Harris-Galveston Subsidence District’s (HGSD) initial form of measurement consisted of the establishment of permanent benchmarks. Included in these benchmarks were precise elevations, latitudes and longitudes for each point.
As the land surface began to subside due to groundwater withdrawal, the need to relevel benchmarks became necessary. Over the years, new benchmarks were added (for a total of more than 2,500) and “relevelings” were conducted in 1978, and again in 1987. Although this measurement method provided excellent spatial subsidence data, the cost of the releveling procedure for a single epoch prohibited HGSD from accessing up-to-date data at a rate necessary to sufficiently monitor the sometimes monthly, weekly, or even daily effects of subsidence.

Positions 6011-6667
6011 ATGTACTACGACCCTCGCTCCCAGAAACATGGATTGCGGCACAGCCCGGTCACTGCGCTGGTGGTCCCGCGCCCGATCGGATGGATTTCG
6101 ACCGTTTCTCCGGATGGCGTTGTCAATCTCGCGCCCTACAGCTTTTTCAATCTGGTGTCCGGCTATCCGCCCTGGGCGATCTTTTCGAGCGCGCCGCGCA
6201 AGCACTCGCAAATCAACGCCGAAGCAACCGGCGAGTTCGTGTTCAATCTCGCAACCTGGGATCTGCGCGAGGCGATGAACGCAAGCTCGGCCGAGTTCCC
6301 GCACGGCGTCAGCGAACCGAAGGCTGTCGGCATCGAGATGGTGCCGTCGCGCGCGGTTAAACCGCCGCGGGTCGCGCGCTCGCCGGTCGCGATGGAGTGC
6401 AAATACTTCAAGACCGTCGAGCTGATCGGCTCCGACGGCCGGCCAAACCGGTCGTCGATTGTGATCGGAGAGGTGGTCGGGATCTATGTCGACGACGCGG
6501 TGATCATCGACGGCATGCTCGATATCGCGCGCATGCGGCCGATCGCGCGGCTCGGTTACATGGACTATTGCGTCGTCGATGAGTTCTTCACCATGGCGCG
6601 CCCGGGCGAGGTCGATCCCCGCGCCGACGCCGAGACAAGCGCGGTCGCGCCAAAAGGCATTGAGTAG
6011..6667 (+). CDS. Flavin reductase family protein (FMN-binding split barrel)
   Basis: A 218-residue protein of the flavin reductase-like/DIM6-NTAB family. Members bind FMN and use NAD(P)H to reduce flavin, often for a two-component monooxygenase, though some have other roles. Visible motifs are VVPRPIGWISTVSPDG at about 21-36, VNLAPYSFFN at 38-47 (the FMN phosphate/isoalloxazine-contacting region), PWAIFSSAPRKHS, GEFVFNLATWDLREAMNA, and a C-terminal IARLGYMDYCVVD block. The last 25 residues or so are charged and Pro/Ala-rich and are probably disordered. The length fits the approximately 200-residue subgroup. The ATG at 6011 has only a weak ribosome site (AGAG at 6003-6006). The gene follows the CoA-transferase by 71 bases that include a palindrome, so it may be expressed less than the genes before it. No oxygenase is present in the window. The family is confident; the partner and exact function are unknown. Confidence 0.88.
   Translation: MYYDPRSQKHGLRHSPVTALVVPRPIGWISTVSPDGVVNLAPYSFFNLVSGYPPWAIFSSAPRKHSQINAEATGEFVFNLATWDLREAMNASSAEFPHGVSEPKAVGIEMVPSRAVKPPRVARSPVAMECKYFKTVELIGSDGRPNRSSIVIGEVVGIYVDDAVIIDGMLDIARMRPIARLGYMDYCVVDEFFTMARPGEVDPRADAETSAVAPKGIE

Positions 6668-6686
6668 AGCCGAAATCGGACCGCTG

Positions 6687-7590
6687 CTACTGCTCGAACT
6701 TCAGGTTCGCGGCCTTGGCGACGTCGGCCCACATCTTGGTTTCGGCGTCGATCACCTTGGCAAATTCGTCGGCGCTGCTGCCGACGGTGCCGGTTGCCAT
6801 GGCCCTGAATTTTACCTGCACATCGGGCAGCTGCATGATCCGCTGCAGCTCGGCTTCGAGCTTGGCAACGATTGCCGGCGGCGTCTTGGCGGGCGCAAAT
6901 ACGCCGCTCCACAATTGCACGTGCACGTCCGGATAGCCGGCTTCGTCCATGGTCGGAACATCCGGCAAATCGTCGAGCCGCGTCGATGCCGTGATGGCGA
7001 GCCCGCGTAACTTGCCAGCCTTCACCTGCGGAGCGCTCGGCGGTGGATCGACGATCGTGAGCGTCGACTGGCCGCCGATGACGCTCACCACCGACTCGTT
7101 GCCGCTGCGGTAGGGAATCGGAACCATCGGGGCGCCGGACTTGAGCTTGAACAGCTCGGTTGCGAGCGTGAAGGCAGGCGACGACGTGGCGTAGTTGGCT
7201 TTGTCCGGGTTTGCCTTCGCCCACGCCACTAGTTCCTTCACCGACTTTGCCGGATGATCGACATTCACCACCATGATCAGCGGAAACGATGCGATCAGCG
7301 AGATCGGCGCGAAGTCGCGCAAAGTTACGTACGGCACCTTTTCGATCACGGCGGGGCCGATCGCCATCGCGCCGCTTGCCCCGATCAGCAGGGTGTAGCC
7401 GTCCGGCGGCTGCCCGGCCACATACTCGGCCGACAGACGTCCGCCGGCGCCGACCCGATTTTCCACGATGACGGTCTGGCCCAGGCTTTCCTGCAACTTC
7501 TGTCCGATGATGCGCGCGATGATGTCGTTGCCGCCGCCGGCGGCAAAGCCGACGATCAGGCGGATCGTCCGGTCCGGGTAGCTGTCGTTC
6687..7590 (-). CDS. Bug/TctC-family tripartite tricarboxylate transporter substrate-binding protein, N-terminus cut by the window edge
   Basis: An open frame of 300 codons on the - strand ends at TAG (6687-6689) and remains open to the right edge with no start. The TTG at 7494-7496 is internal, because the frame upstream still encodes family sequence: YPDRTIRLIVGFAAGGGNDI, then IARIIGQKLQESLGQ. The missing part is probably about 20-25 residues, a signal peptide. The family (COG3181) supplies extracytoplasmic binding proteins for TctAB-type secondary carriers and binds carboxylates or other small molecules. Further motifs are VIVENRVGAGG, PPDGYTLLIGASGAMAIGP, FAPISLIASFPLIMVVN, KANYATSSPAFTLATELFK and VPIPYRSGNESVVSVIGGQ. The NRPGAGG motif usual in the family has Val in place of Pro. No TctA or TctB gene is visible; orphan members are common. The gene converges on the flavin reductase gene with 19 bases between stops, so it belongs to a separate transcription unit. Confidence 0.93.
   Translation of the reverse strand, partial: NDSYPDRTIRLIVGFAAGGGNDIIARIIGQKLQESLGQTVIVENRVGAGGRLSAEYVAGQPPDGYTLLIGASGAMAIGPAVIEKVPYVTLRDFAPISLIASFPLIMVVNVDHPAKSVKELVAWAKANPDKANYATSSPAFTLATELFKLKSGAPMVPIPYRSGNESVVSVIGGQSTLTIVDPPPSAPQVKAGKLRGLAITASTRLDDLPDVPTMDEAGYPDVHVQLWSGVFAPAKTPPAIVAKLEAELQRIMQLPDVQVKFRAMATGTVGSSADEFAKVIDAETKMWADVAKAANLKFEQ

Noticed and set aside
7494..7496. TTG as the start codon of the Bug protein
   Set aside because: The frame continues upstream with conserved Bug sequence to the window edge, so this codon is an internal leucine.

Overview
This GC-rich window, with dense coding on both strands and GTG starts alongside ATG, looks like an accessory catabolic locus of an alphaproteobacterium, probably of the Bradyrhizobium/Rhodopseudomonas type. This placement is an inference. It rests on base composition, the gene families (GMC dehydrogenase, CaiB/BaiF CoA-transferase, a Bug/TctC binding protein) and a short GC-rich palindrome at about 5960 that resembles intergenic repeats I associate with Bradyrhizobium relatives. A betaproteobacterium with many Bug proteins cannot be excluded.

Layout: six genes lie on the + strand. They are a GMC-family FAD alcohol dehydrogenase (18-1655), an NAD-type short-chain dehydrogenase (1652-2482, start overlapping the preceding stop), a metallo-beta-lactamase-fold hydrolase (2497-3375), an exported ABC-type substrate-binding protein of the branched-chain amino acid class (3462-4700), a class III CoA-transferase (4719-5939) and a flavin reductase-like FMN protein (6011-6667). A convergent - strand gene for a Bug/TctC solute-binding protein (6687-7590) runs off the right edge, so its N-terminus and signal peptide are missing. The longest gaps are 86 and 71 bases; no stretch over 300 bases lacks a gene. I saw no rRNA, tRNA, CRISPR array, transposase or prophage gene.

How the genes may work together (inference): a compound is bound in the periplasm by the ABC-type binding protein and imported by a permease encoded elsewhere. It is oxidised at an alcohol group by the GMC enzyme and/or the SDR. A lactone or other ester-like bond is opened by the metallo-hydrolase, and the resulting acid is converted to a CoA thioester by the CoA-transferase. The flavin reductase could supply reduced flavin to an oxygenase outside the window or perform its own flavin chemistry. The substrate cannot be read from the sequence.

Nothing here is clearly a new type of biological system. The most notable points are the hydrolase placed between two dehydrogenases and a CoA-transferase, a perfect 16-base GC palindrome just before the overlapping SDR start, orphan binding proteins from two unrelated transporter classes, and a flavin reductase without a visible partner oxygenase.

In 1987, in conjunction with the conventional releveling, an experimental GPS releveling was initiated.